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EV Fees May Be Tough to Pass in Texas

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The Texas state flag waving in a blue sky

June 11, 2021—Texas lawmakers last month were mulling fees on EVs to support roads and highways as a replacement for missed gas tax revenue.

No fee—the driver of a well-used EV would have owed the state more than $400 per year—was ever passed, according to a story by KUT 90.5 out of Austin, making it unlikely that when lawmakers meet for their next regular session in two years time that EV fees will be put into law.

That's because, the story says, EV ownership and the infrastructure to support it is expected to grow significantly in Texas from now through 2023. The lobbying power of the industry is also expected to grow, and as noted in the story, fear of angering voters has kept the state's gas tax as-is for three decades.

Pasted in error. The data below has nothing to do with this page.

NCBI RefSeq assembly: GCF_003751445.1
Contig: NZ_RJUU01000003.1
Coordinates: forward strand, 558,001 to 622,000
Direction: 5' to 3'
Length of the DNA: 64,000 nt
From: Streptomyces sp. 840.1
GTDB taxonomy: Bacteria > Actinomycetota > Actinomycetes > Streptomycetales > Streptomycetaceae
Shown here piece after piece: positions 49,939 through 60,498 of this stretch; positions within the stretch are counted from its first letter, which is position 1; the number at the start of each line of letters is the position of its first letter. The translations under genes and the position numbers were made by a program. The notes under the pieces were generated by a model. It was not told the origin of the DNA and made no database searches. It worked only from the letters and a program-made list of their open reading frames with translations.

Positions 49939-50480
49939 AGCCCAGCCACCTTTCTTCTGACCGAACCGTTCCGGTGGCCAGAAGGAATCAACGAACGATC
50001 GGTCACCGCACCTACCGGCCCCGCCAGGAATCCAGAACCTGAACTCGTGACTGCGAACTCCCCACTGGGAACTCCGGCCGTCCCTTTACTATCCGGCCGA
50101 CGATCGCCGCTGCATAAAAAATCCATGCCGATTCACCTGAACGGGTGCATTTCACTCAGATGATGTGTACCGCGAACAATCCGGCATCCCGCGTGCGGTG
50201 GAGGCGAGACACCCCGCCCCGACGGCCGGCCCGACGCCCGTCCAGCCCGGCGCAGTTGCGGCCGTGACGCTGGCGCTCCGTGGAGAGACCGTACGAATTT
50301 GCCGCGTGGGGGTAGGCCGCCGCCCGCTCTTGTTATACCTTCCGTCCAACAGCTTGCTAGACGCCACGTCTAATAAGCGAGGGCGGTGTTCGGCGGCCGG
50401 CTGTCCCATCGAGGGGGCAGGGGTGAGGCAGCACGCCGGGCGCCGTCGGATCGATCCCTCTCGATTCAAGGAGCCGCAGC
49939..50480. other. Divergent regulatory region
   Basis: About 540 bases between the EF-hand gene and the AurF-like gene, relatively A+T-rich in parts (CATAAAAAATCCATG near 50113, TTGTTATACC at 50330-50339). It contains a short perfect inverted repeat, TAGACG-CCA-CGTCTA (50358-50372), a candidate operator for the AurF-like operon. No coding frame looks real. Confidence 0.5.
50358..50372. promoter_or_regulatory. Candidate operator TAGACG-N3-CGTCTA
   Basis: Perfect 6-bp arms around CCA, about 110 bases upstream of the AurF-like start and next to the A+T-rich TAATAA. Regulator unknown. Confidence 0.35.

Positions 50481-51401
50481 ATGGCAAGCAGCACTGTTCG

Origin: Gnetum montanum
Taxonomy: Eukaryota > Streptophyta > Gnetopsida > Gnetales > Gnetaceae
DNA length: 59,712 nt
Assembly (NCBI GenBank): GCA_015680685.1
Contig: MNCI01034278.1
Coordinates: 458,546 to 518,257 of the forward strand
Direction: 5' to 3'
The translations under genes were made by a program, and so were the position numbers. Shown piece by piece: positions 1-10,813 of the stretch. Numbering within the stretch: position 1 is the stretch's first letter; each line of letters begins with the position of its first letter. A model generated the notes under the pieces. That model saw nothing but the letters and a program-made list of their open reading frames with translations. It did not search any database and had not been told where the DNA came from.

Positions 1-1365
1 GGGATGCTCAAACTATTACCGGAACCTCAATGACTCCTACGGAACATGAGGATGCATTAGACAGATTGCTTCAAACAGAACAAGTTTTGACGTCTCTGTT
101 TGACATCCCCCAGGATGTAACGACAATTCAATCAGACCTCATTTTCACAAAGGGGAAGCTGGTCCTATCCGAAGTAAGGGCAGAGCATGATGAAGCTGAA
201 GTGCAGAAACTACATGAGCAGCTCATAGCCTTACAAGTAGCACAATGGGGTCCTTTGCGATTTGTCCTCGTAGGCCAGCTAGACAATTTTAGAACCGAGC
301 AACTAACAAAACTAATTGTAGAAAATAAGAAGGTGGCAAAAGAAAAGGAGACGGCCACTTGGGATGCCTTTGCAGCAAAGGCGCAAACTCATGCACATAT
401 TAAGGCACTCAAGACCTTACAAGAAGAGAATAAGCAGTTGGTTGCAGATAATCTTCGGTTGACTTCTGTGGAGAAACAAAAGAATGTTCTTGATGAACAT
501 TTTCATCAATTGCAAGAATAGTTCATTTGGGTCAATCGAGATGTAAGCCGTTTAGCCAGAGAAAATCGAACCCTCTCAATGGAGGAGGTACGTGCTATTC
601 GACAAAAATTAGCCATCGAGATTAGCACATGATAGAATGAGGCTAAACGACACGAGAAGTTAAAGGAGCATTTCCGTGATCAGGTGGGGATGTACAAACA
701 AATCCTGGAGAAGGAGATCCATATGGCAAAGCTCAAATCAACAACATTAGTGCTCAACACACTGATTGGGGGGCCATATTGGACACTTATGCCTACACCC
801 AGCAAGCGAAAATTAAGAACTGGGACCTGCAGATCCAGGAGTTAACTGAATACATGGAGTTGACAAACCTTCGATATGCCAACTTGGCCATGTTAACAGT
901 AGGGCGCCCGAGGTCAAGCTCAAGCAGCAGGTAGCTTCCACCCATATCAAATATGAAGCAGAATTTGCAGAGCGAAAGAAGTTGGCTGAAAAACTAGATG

Tom "Smitty" Smith, president of the Texas Electric Transportation Resource Alliance, told the radio station, “When you have Republicans hearing from electric vehicle owners—‘This is a free market issue'—it becomes an entirely different ball of wax than it might if the only people who heard about this issue were liberal Democrats.” 

The Texas Department of Transportation has estimated that a single EV, the story says, on average can mean a loss of $100 in state highway fund revenue.

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